En route we stopped for a swim at Punta Sur on Cozumel’s southern tip. Warm calm waters greeted us. We snorkeled over a shallow sandy bottom, admiring large coral heads and schools of damselfish and wrasses. A puffer fish inflated itself defensively, comically. Then we drifted into a garden of sea fans. Acres of purple, pink and mauve giants swayed softly just below the surface. Miraculously, this tip of Cozumel had avoided Wilma’s random fury.

The ocean is not Cozumel’s only attraction. When a new ring road was built around the island, local leaders had the wisdom to leave the old highway in place, close it to motorized traffic and convert the road to pedestrian and bicycle use. Now cyclists from around the globe come every November to participate in the annual Cozumel Gran Fondo, nicknamed “the world’s most beautiful bike ride.”

The Fiesta Americana had a few rusty bicycles available for patron use and, although these old contraptions had been exposed to the briny sea air for years, still it was fun to pedal around the island. We engaged in our own Petit Fondo, from the Fiesta down the coast to Playa Palancar. Our clocking for the twenty-one kilometer return trip was a respectable 60 minutes – excluding the three and a half hours we spent at the Palancar Beach Bar.

The staff at Fiesta Americana was embarrassingly polite and helpful. Early on we became attached to young Moises who manned the coffee and pastry bar in the open-air lobby. By the third morning I had no need to order. While we made poquito talk en Español, he’d whip me up a double café con leche. Moises, eighteen, worked 10 hours a day, six days a week at the resort – for about $20 a day. He didn’t live on the island – too expensive. Every day he endured a ferry commute from the mainland. And yet I’m not sure when I last met a happier more positive person.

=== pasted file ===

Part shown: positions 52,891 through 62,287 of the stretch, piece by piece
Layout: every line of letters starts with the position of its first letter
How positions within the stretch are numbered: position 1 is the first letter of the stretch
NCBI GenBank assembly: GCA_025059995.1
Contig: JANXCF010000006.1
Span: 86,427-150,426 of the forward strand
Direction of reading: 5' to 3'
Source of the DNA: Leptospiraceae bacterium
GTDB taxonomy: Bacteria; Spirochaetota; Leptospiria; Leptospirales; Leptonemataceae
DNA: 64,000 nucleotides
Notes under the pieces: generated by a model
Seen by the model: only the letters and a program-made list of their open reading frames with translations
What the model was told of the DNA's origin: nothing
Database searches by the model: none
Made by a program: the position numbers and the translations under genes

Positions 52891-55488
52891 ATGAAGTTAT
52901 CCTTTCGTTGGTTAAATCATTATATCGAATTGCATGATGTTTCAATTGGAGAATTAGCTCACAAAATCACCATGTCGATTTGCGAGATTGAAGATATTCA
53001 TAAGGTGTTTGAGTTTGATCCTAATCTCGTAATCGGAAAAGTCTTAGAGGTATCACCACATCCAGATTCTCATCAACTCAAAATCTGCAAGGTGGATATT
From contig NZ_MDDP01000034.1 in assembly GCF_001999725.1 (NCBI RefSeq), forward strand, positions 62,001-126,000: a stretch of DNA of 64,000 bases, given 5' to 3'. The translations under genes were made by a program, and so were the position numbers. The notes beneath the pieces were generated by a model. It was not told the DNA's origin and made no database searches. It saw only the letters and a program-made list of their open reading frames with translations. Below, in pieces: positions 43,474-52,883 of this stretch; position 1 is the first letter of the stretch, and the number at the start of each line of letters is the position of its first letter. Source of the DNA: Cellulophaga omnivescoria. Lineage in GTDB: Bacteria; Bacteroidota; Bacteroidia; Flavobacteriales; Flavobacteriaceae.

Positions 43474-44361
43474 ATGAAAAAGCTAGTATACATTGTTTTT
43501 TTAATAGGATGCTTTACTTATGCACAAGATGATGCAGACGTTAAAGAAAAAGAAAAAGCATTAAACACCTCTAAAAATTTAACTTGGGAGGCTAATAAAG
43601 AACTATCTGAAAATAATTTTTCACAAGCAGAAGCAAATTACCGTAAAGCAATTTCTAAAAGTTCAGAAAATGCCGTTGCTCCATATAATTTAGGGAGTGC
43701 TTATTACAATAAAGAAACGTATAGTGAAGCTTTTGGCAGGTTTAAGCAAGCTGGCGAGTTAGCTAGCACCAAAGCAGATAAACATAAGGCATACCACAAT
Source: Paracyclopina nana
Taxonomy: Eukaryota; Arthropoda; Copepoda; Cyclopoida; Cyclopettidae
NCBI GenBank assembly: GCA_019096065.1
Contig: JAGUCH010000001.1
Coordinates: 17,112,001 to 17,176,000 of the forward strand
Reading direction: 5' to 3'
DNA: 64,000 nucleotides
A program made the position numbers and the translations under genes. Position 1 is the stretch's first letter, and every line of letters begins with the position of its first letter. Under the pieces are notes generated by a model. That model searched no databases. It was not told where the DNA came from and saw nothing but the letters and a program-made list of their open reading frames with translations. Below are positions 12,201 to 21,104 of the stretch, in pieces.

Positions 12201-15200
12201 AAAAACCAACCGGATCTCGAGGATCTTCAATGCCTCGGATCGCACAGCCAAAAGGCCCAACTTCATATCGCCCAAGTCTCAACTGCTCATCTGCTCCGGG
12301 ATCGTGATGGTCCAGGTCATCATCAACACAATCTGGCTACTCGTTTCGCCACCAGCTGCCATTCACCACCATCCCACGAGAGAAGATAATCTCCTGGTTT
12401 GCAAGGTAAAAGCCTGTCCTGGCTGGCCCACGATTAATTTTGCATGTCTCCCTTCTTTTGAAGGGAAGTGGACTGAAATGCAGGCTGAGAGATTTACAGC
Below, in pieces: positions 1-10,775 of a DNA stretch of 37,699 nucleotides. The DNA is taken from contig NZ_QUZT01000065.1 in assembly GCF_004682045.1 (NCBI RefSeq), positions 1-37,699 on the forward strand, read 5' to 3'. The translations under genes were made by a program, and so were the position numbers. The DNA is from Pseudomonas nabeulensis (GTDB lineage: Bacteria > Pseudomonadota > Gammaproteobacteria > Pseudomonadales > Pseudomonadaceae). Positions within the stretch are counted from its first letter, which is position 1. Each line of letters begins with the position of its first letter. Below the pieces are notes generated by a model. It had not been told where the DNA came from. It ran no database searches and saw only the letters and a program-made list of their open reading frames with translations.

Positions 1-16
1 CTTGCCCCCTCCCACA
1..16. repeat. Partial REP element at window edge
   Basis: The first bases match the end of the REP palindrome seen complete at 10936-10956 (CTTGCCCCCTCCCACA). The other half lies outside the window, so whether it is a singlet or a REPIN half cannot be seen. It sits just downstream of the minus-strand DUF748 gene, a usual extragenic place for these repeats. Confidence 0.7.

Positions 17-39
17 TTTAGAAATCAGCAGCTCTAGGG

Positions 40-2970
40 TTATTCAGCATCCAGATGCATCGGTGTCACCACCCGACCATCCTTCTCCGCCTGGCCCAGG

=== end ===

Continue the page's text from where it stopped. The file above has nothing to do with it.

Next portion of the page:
One morning I was feeling self-pity over some trivial e-mail. As Moises handed me my coffee, he asked if everything was okay. I felt like going back to our lovely ocean-view suite and giving myself a very hard look in the mirror – but instead I just ordered an extra helping of bacon with my scrambled eggs. The food at the Fiesta was really good – more than palatable.

So our nostalgic all-inclusive experience was a success – and a heck of a lot simpler and cheaper than organizing one’s own tropical tour.

And the entertainment? Awesome – particularly when the two chubby drunken fellows reappeared bashfully on day two, pale as ivory on one side, red as a Caribbean lobster on the other.

Gerry Feehan is a retired lawyer, avid traveller and photographer. He lives in Red Deer. See more of Gerry’s stories, pictures and video at


a couple of tired snorkelers heading back to the resort after a drift in Cozumel’s notorious current

a bed of giant sea fans eluded the destruction of Hurricane Wilma

Moises – a happy guy

Florence aghast – or jealous?


Travel: Cozumel